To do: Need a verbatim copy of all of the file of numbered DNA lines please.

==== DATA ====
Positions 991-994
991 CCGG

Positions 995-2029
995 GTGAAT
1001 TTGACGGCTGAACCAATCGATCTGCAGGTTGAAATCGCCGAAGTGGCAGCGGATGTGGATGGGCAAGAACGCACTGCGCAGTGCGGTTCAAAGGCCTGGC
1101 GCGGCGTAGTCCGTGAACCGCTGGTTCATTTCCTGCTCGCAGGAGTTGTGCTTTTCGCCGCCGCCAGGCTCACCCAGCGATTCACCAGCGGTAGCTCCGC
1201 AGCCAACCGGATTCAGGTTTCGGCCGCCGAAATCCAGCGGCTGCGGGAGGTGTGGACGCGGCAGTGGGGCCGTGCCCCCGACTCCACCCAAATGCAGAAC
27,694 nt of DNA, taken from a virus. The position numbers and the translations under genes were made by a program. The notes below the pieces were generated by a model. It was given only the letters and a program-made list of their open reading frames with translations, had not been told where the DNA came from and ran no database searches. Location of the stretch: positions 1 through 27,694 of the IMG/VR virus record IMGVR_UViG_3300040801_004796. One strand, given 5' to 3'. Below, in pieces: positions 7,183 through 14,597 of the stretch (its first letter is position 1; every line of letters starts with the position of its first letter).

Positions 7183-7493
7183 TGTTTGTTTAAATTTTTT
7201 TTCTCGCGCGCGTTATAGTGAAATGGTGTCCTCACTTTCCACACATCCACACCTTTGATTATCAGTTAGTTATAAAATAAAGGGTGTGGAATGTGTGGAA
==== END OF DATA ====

Positions 991-994
991 CCGG

Positions 995-2029
995 GTGAAT
1001 TTGACGGCTGAACCAATCGATCTGCAGGTTGAAATCGCCGAAGTGGCAGCGGATGTGGATGGGCAAGAACGCACTGCGCAGTGCGGTTCAAAGGCCTGGC
1101 GCGGCGTAGTCCGTGAACCGCTGGTTCATTTCCTGCTCGCAGGAGTTGTGCTTTTCGCCGCCGCCAGGCTCACCCAGCGATTCACCAGCGGTAGCTCCGC
1201 AGCCAACCGGATTCAGGTTTCGGCCGCCGAAATCCAGCGGCTGCGGGAGGTGTGGACGCGGCAGTGGGGCCGTGCCCCCGACTCCACCCAAATGCAGAAC
27,694 nt of DNA, taken from a virus. The position numbers and the translations under genes were made by a program. The notes below the pieces were generated by a model. It was given only the letters and a program-made list of their open reading frames with translations, had not been told where the DNA came from and ran no database searches. Location of the stretch: positions 1 through 27,694 of the IMG/VR virus record IMGVR_UViG_3300040801_004796. One strand, given 5' to 3'. Below, in pieces: positions 7,183 through 14,597 of the stretch (its first letter is position 1; every line of letters starts with the position of its first letter).

Positions 7183-7493
7183 TGTTTGTTTAAATTTTTT
7201 TTCTCGCGCGCGTTATAGTGAAATGGTGTCCTCACTTTCCACACATCCACACCTTTGATTATCAGTTAGTTATAAAATAAAGGGTGTGGAATGTGTGGAA